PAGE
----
“…Major Boyington struck at the enemy with daring and courageous persistence, leading his squadron into combat with devastating results to Japanese shipping, shore installations and aerial forces. Resolute in his efforts to inflict crippling damage on the enemy, Major BOYINGTON led a formation of twenty-four fighters over Kahili on October 17, and, persistently circling the airdrome where sixty hostile aircraft were grounded, boldly challenged the Japanese to send up planes. Under his brilliant command, our fighters shot down twenty enemy craft in the ensuing action without the loss of a single ship. A superb airman and determined fighter against overwhelming odds, Major BOYINGTON personally destroyed 26 of the many Japanese planes shot down by his squadron and by his forceful leadership developed the combat readiness in his command which was a distinctive factor in the Allied aerial achievements in this vitally strategic area.”


The hard-living Boyington was notorious for being a heavy drinker. Alcoholism caused him many problems in his professional and private lives and contributed to multiple divorces – he got married four times. The booze, marital difficulties, heavy indebtedness, and a reputation for being a troublemaker precluded a career in the Marine Corps after WWII. So Boyington retired on August 1st, 1947, with the rank of Colonel. He then worked a variety of civilian gigs, including refereeing and participating in professional wrestling matches. He also wrote an autobiography, Baa Baa Black Sheep, which was published in 1958, plus a novel about the Flying Tigers.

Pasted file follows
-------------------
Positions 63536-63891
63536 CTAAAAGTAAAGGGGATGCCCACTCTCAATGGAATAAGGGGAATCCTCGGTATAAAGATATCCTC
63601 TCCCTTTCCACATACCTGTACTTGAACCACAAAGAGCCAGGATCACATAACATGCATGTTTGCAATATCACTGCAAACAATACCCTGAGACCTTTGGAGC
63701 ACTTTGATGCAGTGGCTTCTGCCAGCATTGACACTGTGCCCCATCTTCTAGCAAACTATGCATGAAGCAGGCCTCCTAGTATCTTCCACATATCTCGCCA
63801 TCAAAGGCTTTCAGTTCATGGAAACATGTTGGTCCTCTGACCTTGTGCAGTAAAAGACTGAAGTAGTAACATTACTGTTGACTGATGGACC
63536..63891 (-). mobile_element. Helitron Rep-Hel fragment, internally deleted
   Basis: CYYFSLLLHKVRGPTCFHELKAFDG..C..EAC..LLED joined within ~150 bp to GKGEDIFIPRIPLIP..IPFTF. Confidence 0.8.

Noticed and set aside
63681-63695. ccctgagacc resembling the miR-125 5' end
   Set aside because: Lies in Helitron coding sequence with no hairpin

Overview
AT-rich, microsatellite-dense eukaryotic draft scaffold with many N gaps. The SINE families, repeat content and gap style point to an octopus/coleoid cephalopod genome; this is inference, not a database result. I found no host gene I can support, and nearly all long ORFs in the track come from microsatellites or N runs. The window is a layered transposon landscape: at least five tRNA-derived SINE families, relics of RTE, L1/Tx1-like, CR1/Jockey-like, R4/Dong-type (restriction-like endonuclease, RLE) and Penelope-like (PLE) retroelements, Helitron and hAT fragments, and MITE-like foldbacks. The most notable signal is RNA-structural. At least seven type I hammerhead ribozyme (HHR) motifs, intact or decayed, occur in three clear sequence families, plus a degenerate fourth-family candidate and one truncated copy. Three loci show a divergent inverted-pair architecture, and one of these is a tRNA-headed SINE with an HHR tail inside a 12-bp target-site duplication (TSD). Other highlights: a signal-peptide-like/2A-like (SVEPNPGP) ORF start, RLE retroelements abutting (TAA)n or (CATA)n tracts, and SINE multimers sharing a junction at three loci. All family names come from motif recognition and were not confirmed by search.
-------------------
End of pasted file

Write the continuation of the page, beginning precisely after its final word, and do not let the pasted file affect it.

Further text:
Baa Baa Black Sheep was made into an NBC series, albeit a significantly fictionalized one, that aired for two seasons from 1976 to 1978, and in which Boyington was portrayed by actor Robert Conrad. In 1981, Boyington participated in a Black Sheep Squadron reunion hosted by the National Air and Space Museum in Washington, D.C. The event, attended by 18 surviving VMF-214 veterans, included the unveiling of a restored F4U-1 Corsair that their commander autographed with a marker pen on a landing well. It hangs today from the ceiling of the museum’s Dulles Airport Annex, and Boyington’s signature is visible from the ground.

The flying, the Japanese, the copious booze consumption, and years of heavy smoking did not keep Boyington from reaching his biblical threescore and ten years. However, the tobacco habit caught up with him eventually, and he died of lung cancer in 1988, at age 77. He was buried in Arlington National Cemetery with full military honors due a Medal of Honor recipient. His grave is close to that of boxer Joe Louis. As a friend remarked at the funeral when he noticed the proximity to the pugilistic legend’s headstone: “Ol’ Pappy wouldn’t have to go far to find a good fight.”



Sources and Further Reading

Aviation History Magazine, May 2001 – WWII Ace Pappy Boyington Recalls War, Prison and Flying

Boyington, Gregory – Baa Baa Black Sheep (1958)

Encyclopedia Britannica – Pappy Boyington

Fortitudine, Bulletin of the Marine Corps Historical Program, Volume 35, Number 1, 2010 – Boyington and Combat Leadership

Gamble, Bruce – The Black Sheep: The Definitive Account of Marine Fighting Squadron 214 in World War II (1998)

Gamble, Bruce – Black Sheep One: The Life of Gregory ‘Pappy’ Boyington (2000)

Wukovitz, John F. – Black Sheep: The Life of Pappy Boyington (2011)